The 2-Day Egg Preparation That Yields The Richest Yolks

For all we see of eggs, you would think that you've done just about everything there is left to do with an egg. You've boiled them, fried them, scrambled them, and even used them as a binding agent for your breaded foods. So what could possibly be left?

Well, according to The Kitchn, Chef Michael Gallina has been using a curiously simple process to turn his egg yolks from just creamy to some perfect heavenly equilibrium between solid and fluid: Chef Gallina's Winslow's Table in St. Louis freezes their eggs before frying them. Apparently, freezing the eggs firms up the yolks and preserves the whites. So after freezing a carton of eggs for up to 48 hours and then letting them thaw overnight in the refrigerator, the resulting egg yolk fries just as a normal egg would, but this time with a denser egg yolk that chef Gallina calls "egg butter."

What the freezer does for your eggs

According to the U.S. Department of Agriculture, eggshells are hosts for salmonella and other potentially dangerous bacteria, and, unfortunately, this makes the risks involved with freezing your eggs quite high. Typically when frozen, the egg inside the shell will expand, causing the shells to crack and for the outside of the shells to come into contact with the inside of the egg, contaminating it. If your frozen egg has cracked, do not consume it.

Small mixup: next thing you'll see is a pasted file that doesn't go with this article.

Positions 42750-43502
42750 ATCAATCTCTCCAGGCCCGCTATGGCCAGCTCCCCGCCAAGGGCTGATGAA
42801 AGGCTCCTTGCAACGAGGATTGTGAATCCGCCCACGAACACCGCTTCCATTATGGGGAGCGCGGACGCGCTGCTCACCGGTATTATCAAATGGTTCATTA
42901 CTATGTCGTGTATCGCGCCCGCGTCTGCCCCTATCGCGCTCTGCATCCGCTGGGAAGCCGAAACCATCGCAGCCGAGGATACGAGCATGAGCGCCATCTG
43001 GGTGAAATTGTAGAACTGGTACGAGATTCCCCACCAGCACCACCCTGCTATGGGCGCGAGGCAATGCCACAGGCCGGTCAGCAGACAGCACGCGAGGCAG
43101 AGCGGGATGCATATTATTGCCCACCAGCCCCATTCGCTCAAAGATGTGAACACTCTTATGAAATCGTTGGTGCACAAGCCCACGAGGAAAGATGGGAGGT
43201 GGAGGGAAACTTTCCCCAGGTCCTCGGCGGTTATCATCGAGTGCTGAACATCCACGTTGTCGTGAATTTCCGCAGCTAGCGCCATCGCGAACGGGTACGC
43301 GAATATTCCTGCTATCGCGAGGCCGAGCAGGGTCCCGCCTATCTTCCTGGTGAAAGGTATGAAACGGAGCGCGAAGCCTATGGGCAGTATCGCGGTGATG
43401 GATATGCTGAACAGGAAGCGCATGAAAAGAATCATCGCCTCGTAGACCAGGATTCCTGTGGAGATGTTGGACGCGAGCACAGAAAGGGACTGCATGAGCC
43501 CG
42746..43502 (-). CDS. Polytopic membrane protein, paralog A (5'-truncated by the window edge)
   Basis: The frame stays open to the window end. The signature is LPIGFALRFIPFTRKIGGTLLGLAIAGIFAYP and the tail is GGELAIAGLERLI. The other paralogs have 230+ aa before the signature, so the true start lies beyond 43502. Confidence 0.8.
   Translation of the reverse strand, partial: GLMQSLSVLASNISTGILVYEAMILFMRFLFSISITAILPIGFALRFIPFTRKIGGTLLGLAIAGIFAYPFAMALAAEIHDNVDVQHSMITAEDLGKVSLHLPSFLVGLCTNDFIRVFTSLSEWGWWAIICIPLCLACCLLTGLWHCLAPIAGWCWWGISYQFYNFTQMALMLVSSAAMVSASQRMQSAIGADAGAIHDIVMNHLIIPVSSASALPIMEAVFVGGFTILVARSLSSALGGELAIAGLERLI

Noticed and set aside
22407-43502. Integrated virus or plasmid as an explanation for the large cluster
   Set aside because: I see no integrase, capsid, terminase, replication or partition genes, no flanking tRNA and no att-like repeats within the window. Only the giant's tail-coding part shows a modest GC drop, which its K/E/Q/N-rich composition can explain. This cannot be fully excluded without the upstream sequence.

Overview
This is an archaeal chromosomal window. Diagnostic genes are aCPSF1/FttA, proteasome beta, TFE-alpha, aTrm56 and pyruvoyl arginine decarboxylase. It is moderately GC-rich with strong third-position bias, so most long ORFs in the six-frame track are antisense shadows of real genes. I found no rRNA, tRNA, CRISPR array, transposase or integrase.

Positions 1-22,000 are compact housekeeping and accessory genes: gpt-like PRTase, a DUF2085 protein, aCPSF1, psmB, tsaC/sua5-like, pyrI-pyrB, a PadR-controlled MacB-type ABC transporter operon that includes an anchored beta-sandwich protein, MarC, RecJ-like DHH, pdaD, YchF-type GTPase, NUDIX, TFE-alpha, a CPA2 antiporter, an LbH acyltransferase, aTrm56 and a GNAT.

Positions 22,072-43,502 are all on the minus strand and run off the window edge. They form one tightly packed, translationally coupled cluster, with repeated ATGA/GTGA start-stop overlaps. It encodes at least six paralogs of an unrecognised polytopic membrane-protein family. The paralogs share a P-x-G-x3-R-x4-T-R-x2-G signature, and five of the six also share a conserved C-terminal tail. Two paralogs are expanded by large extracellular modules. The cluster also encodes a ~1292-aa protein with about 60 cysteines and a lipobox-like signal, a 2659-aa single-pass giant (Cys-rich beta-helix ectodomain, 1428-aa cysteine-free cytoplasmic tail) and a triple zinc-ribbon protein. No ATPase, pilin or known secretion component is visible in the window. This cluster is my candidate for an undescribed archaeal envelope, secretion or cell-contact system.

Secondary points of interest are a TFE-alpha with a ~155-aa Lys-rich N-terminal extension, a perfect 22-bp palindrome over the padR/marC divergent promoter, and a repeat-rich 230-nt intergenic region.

There are, however, ways of safely preparing a whole frozen egg. Healthline suggests avoiding the shells altogether and freezing the egg yolks separately after whisking, although this may not be what you're looking for. If you want to serve up some next-level fried eggs you'll have to carefully examine which of your frozen eggshells are cracked and which have remained whole. These yolks are good but not good enough to risk getting sick.